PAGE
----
Although not designated as such on its printed edition, the Schnellpost-Polka has the distinction of being the very first 'Schnell-Polka' (quick polka) in the Strauss family's repertoire. The hectic and strenuous galop, so popular in Vienna's ballrooms during the late-1830s and 1840s, had been deemed injurious to health and had been outlawed by the authorities. The composers of dance music were obliged to respect this ruling, and it was only in the 1850s that Johann Strauss began to introduce the (only slightly!) less frenetic Schnell-Polka. Yet the Schnellpost-Polka seems to have caused little interest when the composer conducted it for the first time at a St. Katharine's Day ball on 27 November 1854 in Schwender's new entertainment establishment in the suburb of Rudolfsheim. In common with other of Johann's compositions launched during that autumn, the new polka found an indifferent response from a public much more concerned with the ravages of a cholera epidemic in the city.

The late Professor Dr Max Schönherr commented that the title was doubtless suggested to Strauss by two Viennese publications – Moritz Saphir's Schnellpost für Literatur, Theater und Geselligkeit and the earlier Wiener Schnellpost – although in his choice of title, and in the style of the composition, Johann indicated a dance piece which was to be played quickly.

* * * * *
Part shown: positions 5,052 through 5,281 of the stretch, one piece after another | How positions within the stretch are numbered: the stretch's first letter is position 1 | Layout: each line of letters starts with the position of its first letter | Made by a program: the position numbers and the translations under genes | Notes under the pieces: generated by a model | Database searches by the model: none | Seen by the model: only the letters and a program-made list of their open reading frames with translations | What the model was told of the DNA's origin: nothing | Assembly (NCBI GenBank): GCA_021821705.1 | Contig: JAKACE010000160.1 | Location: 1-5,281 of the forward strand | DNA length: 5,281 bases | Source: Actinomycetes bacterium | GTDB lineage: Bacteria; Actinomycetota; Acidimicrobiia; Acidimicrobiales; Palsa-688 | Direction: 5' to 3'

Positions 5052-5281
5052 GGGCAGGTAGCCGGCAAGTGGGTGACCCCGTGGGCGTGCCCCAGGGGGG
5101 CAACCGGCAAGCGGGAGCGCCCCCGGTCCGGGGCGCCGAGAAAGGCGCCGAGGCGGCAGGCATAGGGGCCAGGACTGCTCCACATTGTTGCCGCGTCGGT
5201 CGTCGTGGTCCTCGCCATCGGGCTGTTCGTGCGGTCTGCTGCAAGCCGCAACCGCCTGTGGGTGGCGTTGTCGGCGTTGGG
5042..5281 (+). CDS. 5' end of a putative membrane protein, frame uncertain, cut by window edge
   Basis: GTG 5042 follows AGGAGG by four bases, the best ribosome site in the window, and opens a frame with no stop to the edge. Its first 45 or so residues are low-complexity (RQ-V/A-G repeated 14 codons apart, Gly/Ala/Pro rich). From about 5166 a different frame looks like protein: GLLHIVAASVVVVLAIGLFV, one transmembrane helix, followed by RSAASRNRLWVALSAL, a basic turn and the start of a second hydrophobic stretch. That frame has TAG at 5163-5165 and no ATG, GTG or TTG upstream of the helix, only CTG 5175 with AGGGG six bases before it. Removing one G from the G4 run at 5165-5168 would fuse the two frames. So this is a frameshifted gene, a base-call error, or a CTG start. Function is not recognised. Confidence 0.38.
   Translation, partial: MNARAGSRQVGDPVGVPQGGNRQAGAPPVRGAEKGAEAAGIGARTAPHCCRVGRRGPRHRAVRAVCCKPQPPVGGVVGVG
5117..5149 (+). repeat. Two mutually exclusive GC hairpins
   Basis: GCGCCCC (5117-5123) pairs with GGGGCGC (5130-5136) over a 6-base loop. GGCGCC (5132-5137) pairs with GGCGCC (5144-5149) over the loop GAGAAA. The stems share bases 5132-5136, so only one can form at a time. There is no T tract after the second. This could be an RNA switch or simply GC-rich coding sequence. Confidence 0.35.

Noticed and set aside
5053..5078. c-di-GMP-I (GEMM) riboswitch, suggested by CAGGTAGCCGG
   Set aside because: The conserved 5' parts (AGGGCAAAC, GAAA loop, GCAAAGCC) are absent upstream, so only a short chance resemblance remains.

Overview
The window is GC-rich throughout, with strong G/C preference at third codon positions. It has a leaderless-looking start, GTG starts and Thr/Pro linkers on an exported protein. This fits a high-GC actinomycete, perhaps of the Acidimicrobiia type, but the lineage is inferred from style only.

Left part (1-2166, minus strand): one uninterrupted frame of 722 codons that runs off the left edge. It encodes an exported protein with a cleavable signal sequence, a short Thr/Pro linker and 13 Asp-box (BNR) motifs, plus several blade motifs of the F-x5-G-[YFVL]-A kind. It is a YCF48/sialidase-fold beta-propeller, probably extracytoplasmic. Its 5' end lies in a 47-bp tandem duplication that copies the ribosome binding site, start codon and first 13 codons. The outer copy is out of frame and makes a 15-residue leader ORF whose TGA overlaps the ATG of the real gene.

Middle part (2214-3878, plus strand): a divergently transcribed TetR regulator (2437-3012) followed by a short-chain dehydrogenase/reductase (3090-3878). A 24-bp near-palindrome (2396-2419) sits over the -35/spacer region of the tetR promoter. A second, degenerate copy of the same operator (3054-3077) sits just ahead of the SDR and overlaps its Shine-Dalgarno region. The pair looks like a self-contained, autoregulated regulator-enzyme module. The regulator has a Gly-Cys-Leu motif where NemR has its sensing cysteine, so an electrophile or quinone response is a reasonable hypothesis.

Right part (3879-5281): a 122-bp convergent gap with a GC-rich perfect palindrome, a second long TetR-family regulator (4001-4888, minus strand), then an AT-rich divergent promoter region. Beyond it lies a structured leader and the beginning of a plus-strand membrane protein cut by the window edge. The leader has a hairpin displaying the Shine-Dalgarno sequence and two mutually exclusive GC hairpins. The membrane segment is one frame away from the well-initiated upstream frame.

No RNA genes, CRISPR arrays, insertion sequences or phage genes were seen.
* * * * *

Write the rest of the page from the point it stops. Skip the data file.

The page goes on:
Freuden-Salven, Walzer (Salvos of Joy, Waltz) op. 171
The extent to which the younger Johann Strauss endeavoured to ingratiate himself with the Imperial authorities – and indeed with the Austrian Emperor himself – after his support for the revolutionaries during the events of 1848 had proved prejudicial to his career, is discernible in the many compositions he wrote testifying to his new-found allegiance for the monarchy. When, therefore, on 12 June 1855 the Emperor Franz Josef I journeyed to Galicia – that portion of Poland lying on the northern slopes of the Carpathians which constituted an Austrian crownland between 1772 and 1918 – his return afforded Strauss a further opportunity to display his loyalty. For a festival in the Volksgarten on 17 July 1855 celebrating the monarch's arrival back in Vienna, the young composer wrote his waltz Freuden-Salven, in which the 'salvos' of the title are effectively 'fired' by Strauss in a series of forte chords most clearly heard in the Introduction and opening waltz number. Moreover, Johann took no chance that his allegiance might be overlooked, and ensured that the piano edition of his new work proclaimed on its title page: "Freuden-Salven Walzer...on the safe return of his Imperial-Royal Apostolic Majestythe Emperer Franz Josef Ion 9 July 1855".